## Dispersive Shock Wave Interactions And Two-Dimensional Oceanwave Soliton Interactions

## Douglas Baldwin

## Applied Mathematics Ph.D. Program, University of Colorado Boulder

## Date and time:

Thursday, April 11, 2013 - 12:30pm

## Abstract:

Many physical phenomena are understood and modeled with nonlinear

partial differential equations (PDEs). Unfortunately, nonlinear PDEs rarely

have analytic solutions. But perturbation theory can lead to PDEs that

asymptotically approximate the phenomena and have analytic solutions.

A special subclass of these nonlinear PDEs have stable localized waves—

called solitons—with important applications in engineering and physics.

This dissertation looks at two such applications: dispersive shock waves

and shallow ocean-wave soliton interactions.

Dispersive shock waves (DSWs) are physically important phenomena

that occur in systems dominated by weak dispersion and weak nonlinearity.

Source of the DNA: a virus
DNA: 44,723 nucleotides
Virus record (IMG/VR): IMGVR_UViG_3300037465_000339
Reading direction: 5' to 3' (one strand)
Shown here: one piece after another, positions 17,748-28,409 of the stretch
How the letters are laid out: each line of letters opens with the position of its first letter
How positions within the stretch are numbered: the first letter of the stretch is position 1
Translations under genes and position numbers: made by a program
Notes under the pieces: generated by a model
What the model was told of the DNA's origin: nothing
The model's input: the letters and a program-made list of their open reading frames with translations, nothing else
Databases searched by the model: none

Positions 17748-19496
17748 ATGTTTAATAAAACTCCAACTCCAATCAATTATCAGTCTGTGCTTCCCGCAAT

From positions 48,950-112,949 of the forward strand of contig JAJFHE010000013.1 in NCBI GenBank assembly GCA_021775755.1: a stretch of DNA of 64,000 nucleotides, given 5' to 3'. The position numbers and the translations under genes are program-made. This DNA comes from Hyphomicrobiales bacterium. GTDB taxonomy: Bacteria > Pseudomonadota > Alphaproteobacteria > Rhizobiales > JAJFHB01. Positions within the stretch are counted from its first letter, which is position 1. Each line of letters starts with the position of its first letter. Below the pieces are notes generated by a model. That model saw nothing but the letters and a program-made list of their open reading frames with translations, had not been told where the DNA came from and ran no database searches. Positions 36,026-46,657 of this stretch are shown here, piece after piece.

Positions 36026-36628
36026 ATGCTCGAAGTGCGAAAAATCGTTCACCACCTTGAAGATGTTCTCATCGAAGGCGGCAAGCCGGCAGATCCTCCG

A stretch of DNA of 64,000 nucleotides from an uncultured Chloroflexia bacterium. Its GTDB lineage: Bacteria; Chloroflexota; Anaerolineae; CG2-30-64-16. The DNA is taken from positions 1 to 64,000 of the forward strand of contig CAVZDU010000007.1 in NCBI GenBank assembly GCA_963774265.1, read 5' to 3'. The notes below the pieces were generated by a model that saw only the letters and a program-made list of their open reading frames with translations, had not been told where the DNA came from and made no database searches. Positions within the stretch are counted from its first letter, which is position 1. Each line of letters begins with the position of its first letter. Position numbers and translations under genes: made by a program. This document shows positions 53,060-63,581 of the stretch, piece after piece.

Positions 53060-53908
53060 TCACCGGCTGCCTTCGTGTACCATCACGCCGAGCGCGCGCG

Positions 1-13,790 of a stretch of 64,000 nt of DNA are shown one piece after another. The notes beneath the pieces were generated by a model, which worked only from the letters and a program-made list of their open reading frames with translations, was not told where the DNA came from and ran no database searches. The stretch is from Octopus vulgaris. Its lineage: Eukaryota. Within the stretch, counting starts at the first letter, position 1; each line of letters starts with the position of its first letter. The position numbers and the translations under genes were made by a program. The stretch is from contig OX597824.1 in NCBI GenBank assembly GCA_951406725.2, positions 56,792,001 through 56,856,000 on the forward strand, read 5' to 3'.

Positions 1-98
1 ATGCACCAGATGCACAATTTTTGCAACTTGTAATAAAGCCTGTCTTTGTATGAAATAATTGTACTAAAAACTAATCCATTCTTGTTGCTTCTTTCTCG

The Korteweg–de Vries (KdV) equation is the universal model for

phenomena with weak dispersion and weak quadratic nonlinearity. Here

we show that the long-time asymptotic solution of the KdV equation for

general step-like data is a single-phase DSW; this DSW is the ‘largest’ possible

DSW based on the boundary data. We find this asymptotic solution

using the inverse scattering transform (IST) and matched-asymptotic expansions;

we also compare it with a numerically computed solution. So

while multi-step data evolve to have multiphase dynamics at intermediate

times, these interacting DSWs eventually merge to form a single-phase

DSW at large time. We then use IST and matched-asymptotic expansions

to find the modified KdV equation’s long-time-asymptotic DSW solutions.

Ocean waves are complex and often turbulent. While most oceanwave

interactions are essentially linear, sometimes two or more waves

interact in a nonlinear way. For example, two or more waves can interact

and yield waves that are much taller than the sum of the original wave

heights. Most of these nonlinear interactions look like an X or a Y or two

connected Ys; much less frequently, several lines appear on each side of the

interaction region. It was thought that such nonlinear interactions are rare

events: they are not. This dissertation reports that such interactions occur

every day, close to low tide, on two flat beaches that are about 2,000 km

apart. These interactions are related to the analytic, soliton solutions of the

Kadomtsev–Petviashvili equation. On a much larger scale, tsunami waves

can merge in similar ways.